Word of the Day : November 2, 2014


MAL-uh-prah-piz-um noun


1 : the usually unintentionally humorous misuse or distortion of a word or phrase; especially : the use of a word sounding somewhat like the one intended but ludicrously wrong in the context

2 : an example of malapropism : malaprop

Did You Know?

Mrs. Malaprop, a character in Richard Sheridan's 1775 play The Rivals, was known for her verbal blunders. "He is the very pine-apple of politeness," she exclaimed, complimenting a courteous young man. Thinking of the geography of contiguous countries, she spoke of the "geometry" of "contagious countries," and she hoped that her daughter might "reprehend" the true meaning of what she was saying. She regretted that her "affluence" over her niece was small. The word malapropism derives from this blundering character's name, which Sheridan took from the French term mal à propos, meaning "inappropriate."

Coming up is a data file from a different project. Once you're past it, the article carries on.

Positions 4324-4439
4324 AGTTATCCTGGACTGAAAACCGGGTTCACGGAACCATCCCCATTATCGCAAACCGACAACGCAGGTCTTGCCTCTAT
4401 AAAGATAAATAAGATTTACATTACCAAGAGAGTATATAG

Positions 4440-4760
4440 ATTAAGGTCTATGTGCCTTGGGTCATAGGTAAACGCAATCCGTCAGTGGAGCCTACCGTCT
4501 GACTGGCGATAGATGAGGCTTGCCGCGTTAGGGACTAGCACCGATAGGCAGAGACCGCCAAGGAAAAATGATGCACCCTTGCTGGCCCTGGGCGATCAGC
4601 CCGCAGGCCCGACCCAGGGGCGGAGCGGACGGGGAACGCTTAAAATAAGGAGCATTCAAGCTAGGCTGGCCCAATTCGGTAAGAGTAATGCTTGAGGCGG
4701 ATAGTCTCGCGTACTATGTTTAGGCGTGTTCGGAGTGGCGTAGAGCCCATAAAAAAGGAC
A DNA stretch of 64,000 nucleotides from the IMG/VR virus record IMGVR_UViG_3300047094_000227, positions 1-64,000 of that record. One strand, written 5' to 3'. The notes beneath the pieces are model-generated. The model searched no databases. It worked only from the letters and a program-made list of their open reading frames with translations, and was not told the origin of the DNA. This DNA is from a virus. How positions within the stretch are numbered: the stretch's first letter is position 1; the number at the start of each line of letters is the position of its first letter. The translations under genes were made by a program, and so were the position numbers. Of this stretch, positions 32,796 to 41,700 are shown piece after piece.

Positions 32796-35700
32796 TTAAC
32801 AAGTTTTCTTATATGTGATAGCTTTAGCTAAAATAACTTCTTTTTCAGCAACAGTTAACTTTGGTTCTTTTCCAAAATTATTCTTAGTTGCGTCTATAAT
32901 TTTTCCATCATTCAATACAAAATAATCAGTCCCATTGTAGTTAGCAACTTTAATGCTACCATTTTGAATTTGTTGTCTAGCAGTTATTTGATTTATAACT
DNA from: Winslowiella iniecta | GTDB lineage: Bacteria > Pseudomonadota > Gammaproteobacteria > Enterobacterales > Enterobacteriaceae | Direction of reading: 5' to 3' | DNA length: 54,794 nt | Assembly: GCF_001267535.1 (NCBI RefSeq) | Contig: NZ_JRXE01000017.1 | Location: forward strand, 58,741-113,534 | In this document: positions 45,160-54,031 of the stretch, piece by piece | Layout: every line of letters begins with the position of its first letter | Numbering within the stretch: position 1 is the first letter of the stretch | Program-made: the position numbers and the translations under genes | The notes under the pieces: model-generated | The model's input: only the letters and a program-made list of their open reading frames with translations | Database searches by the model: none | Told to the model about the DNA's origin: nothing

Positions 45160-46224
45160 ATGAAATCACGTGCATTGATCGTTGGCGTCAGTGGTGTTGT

Unloosing one of his frequent malapropisms, grandfather declared that by eating healthy and exercising regularly he hoped to become "nearly immoral."

"'Thank you so much,' Dunham said … to a tanned and slender young blonde who, in a rather brilliant malapropism, said, 'I’d be remorse if I didn’t stop and say how much I love your work.'" - Meghan Daum, The New York Times Magazine, September 4, 2014

Test Your Memory

What former Word of the Day begins with "i" and means "one who takes part in dialogue or conversation"? The answer is …


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